Surgical management of complications
From September 1977 until July 1979 percutaneous transluminal dilatation of coronary stenosis was performed in 82 patients. The obvious potential for complications inherent to this method has prompted a mandatory surgical standby during all dilatation procedures. The cardiac surgical team is alerted during percutaneous transluminal dilatation, but the elective procedures are continued; the actual dilatation takes place during the period when the first case in the operating room is just being finished and the next has not yet been started. The primary purpose of emergency aortocoronary bypass grafting for complications of percutaneous transluminal dilatation is the reestablishment of blood flow to a suddenly obstructed coronary artery. As a corollary to this demand, the loss of the myocardial muscle mass must be kept at minimum and this is best accomplished by the rapid institution of cardiopulmonary bypass. The unloading of the heart by the pump oxygenator reduces the myocardial oxygen consumption by 50%, eliminates the dangerous arrhythmias, and restores the normal hemodynamics in cases of sudden left ventricular pump failure.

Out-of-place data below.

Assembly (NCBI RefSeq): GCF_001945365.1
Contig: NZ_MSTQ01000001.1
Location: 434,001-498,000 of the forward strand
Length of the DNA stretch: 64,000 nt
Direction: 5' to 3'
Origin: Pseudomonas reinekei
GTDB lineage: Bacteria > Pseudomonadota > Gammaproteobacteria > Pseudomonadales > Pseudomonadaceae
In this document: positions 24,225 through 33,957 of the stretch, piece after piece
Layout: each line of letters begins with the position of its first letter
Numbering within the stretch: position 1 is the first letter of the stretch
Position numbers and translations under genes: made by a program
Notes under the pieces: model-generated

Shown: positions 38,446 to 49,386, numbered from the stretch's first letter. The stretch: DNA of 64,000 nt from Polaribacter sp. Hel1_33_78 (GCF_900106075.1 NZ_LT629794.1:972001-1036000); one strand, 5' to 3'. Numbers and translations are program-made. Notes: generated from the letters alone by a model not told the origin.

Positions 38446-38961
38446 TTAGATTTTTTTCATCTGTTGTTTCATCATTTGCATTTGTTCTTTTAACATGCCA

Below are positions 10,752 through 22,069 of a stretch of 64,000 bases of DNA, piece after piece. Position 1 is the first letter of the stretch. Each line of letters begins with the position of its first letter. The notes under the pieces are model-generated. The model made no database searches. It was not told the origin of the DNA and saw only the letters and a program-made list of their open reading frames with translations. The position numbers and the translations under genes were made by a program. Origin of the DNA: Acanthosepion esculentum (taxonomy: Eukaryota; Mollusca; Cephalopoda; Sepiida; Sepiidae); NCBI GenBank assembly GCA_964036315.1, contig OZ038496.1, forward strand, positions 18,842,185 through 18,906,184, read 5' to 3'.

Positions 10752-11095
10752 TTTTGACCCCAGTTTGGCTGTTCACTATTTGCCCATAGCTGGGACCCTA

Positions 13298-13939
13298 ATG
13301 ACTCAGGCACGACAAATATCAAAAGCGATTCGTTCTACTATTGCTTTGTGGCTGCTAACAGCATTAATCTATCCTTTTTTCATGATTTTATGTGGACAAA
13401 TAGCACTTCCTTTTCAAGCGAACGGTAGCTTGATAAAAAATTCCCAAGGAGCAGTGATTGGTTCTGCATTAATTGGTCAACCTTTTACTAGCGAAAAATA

Emergency aortocoronary bypass grafting was necessary in 7 of 82 patients subjected to percutaneous transluminal dilatation. In addition, symptoms of beginning myocardial infarction developed in one patient several hours after percutaneous transluminal dilatation but, due to a communication breakdown, was not seen by the surgeon until a well-established myocardial infarction with an enzyme release had developed; this patient was treated by medical management alone. The indication for emergency coronary grafting was either a sudden complete occlusion of a previously stenosed . . .